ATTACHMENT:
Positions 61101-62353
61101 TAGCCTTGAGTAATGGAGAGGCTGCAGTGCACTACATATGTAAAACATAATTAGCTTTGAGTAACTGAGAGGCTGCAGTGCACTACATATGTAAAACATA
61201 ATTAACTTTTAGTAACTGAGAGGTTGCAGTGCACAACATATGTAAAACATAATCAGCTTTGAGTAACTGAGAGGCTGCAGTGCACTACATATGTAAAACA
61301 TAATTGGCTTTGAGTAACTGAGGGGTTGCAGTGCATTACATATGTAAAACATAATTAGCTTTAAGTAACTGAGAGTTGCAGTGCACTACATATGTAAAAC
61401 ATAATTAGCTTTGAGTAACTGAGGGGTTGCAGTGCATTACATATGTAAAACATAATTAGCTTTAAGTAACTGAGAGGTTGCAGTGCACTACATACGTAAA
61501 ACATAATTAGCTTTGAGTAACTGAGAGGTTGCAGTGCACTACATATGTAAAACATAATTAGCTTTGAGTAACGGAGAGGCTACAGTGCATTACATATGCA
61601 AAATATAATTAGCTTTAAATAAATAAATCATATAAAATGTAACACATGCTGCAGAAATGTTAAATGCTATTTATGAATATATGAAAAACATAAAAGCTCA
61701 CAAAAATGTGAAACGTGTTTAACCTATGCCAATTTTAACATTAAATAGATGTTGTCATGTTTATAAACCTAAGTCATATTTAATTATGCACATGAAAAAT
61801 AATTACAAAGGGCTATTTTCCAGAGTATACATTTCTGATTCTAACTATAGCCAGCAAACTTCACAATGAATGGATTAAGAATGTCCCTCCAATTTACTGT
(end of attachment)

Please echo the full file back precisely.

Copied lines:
Positions 61101-62353
61101 TAGCCTTGAGTAATGGAGAGGCTGCAGTGCACTACATATGTAAAACATAATTAGCTTTGAGTAACTGAGAGGCTGCAGTGCACTACATATGTAAAACATA
61201 ATTAACTTTTAGTAACTGAGAGGTTGCAGTGCACAACATATGTAAAACATAATCAGCTTTGAGTAACTGAGAGGCTGCAGTGCACTACATATGTAAAACA
61301 TAATTGGCTTTGAGTAACTGAGGGGTTGCAGTGCATTACATATGTAAAACATAATTAGCTTTAAGTAACTGAGAGTTGCAGTGCACTACATATGTAAAAC
61401 ATAATTAGCTTTGAGTAACTGAGGGGTTGCAGTGCATTACATATGTAAAACATAATTAGCTTTAAGTAACTGAGAGGTTGCAGTGCACTACATACGTAAA
61501 ACATAATTAGCTTTGAGTAACTGAGAGGTTGCAGTGCACTACATATGTAAAACATAATTAGCTTTGAGTAACGGAGAGGCTACAGTGCATTACATATGCA
61601 AAATATAATTAGCTTTAAATAAATAAATCATATAAAATGTAACACATGCTGCAGAAATGTTAAATGCTATTTATGAATATATGAAAAACATAAAAGCTCA
61701 CAAAAATGTGAAACGTGTTTAACCTATGCCAATTTTAACATTAAATAGATGTTGTCATGTTTATAAACCTAAGTCATATTTAATTATGCACATGAAAAAT
61801 AATTACAAAGGGCTATTTTCCAGAGTATACATTTCTGATTCTAACTATAGCCAGCAAACTTCACAATGAATGGATTAAGAATGTCCCTCCAATTTACTGT